Tuesday, May 9, 2017

Use records to improve readability and flexibility of your code

Suppose I've created a table to keep track of hominids:

CREATE TABLE hominids
(
   hominid_name     VARCHAR2 (100),
   home_territory   VARCHAR2 (100),
   brain_size_cm    INTEGER
)
/

I might then write code like this:

DECLARE
   l_b_hominid_name    VARCHAR2 (100) := 'Bonobo';
   l_b_brain_size_cm   INTEGER := 500;
   l_g_hominid_name    VARCHAR2 (100) := 'Gorilla';
   l_g_brain_size_cm   INTEGER := 750;
   l_n_hominid_name    VARCHAR2 (100) := 'Neanderthal';
   l_n_brain_size_cm   INTEGER := 1800;

What do you think?

I find the little voice of Relational Theory inside my head rebelling.

"All that repetition! All that denormalization! All that typing (or copy-pasting, which is even worse)!"

Surely if I should avoid having redundant data in rows of my tables, I should avoid redundant code, too?

Yes, I should.  I don't like to see long lists of declarations, especially when the names are very similar and follow a pattern. 

A fine way to avoid this kind of code is to use record types to group related variables together within a named context: the record variable. So I could rewrite the declaration section above to:


DECLARE
   l_bonobo        hominids%ROWTYPE;
   l_gorilla       hominids%ROWTYPE;
   l_neanderthal   hominids%ROWTYPE;
BEGIN
   l_bonobo.hominid_name := 'Bonobo';
   l_bonobo.brain_size_cm := 500;
   l_gorilla.hominid_name := 'Gorilla';
   l_gorilla.brain_size_cm := 750;
   l_neanderthal.hominid_name := 'Neanderthal';
   l_neanderthal.brain_size_cm := 1800;

Notice that I now move the initializations of the variable (well, record.field) values to the executable section. That's because PL/SQL does not yet offer a built-in function (in object-oriented lingo, a constructor method) for record types.

So I no longer have six declarations - just three. And, of course, if my table had 15 columns and I had declared a separate variable for each of those, I would have been able to shrink down my declarations from 45 to 3!

Still, I don't like putting all that initialization code in the main body of my block. How about if I create my own "record constructor" function, and then call that:

CREATE OR REPLACE FUNCTION new_hominid (
   name_in IN hominids.hominid_name%TYPE,
   home_territory_in IN hominids.home_territory%TYPE,
   brain_size_cm_in IN hominids.brain_size_cm%TYPE)
   RETURN hominids%ROWTYPE
IS
   l_return hominids%ROWTYPE;
BEGIN
   l_return.hominid_name := name_in;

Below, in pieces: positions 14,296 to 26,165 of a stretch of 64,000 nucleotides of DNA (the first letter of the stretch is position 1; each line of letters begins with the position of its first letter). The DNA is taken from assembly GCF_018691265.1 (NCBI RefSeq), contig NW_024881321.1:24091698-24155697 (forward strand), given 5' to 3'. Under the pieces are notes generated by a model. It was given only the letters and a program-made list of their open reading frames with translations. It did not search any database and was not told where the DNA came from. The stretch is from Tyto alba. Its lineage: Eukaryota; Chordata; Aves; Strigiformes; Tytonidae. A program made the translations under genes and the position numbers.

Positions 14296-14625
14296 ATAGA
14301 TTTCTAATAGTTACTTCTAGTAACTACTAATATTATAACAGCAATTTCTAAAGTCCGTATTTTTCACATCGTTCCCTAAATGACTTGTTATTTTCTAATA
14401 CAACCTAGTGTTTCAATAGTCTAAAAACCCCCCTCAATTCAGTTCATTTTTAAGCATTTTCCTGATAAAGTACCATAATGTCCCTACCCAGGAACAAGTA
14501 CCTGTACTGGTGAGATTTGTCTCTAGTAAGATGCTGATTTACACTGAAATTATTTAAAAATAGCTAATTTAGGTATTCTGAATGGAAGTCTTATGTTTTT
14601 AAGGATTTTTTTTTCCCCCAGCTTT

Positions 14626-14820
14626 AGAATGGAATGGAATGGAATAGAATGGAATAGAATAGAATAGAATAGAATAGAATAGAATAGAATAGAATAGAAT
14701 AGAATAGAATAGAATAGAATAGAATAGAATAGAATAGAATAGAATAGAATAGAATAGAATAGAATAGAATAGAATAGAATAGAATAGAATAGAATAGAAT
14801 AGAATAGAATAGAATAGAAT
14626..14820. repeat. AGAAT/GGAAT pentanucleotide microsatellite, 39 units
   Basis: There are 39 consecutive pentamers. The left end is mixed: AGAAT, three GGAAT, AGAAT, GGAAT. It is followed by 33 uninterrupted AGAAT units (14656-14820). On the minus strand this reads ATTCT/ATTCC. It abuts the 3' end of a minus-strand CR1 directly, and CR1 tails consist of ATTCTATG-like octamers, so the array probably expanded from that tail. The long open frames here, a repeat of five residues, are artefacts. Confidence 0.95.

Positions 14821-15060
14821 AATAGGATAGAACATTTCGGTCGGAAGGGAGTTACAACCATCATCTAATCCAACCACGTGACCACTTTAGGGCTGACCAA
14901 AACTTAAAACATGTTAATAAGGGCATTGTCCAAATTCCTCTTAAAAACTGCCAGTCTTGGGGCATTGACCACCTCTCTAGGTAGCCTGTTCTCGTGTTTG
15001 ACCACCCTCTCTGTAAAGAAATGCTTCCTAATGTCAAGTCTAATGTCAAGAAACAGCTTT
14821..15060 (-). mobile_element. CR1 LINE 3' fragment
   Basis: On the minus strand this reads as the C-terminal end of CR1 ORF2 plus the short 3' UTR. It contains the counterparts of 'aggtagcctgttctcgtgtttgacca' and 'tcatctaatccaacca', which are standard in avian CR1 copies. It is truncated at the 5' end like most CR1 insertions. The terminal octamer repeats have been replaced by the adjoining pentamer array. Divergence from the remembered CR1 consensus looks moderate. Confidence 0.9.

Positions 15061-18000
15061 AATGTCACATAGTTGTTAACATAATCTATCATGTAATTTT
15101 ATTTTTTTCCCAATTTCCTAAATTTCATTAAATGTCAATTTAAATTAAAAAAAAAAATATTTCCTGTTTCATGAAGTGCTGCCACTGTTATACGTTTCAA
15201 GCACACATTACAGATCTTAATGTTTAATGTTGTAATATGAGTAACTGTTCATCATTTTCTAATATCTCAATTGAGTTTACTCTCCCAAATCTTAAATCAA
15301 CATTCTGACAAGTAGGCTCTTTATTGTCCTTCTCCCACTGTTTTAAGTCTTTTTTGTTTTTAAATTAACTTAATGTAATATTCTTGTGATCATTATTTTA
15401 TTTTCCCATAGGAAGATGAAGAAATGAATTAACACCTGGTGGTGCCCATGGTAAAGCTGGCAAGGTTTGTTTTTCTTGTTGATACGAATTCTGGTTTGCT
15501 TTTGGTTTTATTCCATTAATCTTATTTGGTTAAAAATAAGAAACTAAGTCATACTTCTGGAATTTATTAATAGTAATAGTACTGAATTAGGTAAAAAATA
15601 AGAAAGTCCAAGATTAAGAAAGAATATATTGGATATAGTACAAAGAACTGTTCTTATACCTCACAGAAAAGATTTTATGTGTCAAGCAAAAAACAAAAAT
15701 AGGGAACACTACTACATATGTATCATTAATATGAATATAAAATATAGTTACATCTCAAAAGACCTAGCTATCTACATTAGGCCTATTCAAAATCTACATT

l_return.home_territory := home_territory_in;
   l_return.brain_size_cm := brain_size_cm_in;
   RETURN l_return;
END;
/

DECLARE
   l_bonobo        hominids%ROWTYPE := new_hominid ('Bonobo', NULL, 500);
   l_gorilla       hominids%ROWTYPE := new_hominid ('Gorilla', NULL, 750);
   l_neanderthal   hominids%ROWTYPE := new_hominid ('Neanderthal', NULL, 1800);
BEGIN
   DBMS_OUTPUT.put_line (l_neanderthal.brain_size_cm);
END;
/

Ahhhhh. Just three declarations. Default values assigned in the declaration section. All the details of the assignments hidden away behind the function header.

And when I add a new column to the table (or generally a field to a record), I can add a parameter to my new_hominid function, along with a default value of NULL, and none of my existing code needs to change (unless that new column or field is needed).

Yes, I like that better.

How about you?

5 comments:

  1. Hello Steven,
    I also find it much clearer if you use such "constructor" functions.
    But you have forgotten to declare the "hominids_info_rt" record type (SUBTYPE hominids_info_rt IS plch_hominids%ROWTYPE;).
    And if you only have one position where such initializations are needed you even don't need to create a function for the initialization but can include it in the anonymous block:
    ----- start of code -----
    DECLARE
    SUBTYPE hominids_info_rt IS plch_hominids%ROWTYPE;

    FUNCTION new_hominid (
    name_in IN plch_hominids.hominid_name%TYPE,
    home_territory_in IN plch_hominids.home_territory%TYPE,
    brain_size_cm_in IN plch_hominids.brain_size_cm%TYPE)
    RETURN hominids_info_rt;

    l_bonobo hominids_info_rt := new_hominid ('Bonobo', NULL, 500);
    l_gorilla hominids_info_rt := new_hominid ('Gorilla', NULL, 750);
    l_neanderthal hominids_info_rt := new_hominid ('Neanderthal', NULL, 1800);

    FUNCTION new_hominid (
    name_in IN plch_hominids.hominid_name%TYPE,
    home_territory_in IN plch_hominids.home_territory%TYPE,
    brain_size_cm_in IN plch_hominids.brain_size_cm%TYPE)
    RETURN hominids_info_rt
    IS
    l_return plch_hominids%ROWTYPE;
    BEGIN
    l_return.hominid_name := name_in;
    l_return.home_territory := home_territory_in;
    l_return.brain_size_cm := brain_size_cm_in;
    RETURN l_return;
    END new_hominid;

    BEGIN
    DBMS_OUTPUT.put_line (l_neanderthal.brain_size_cm);
    END;
    /
    ----- end of code -----

    Kind regards, Niels Hecker

    ReplyDelete
    Replies
    1. Shouldn't l_return in new_hominid() be declared as a hominids_info_rt variable instead of hominids%ROWTYPE?

      Delete
    2. :-) Hard to keep it all straight. Thank the heavens for compilers!

      Delete
  2. Argh. Thanks, Niels. Actually, that was a copy/paste mistake. Originally (as in the original quiz I took this from) I created a record type with just two of the columns, but then decided not to use that here, for simplicity's sake. I will correct that typo, but thanks for the code you provided, plus the great use of a forward declaration. :-)

    ReplyDelete
  3. Anchored types one of best features of PL/SQL, amazing idea. But i think we shold always, and always store this data in tables, (hominids_type) with all default valuses.:)

    ReplyDelete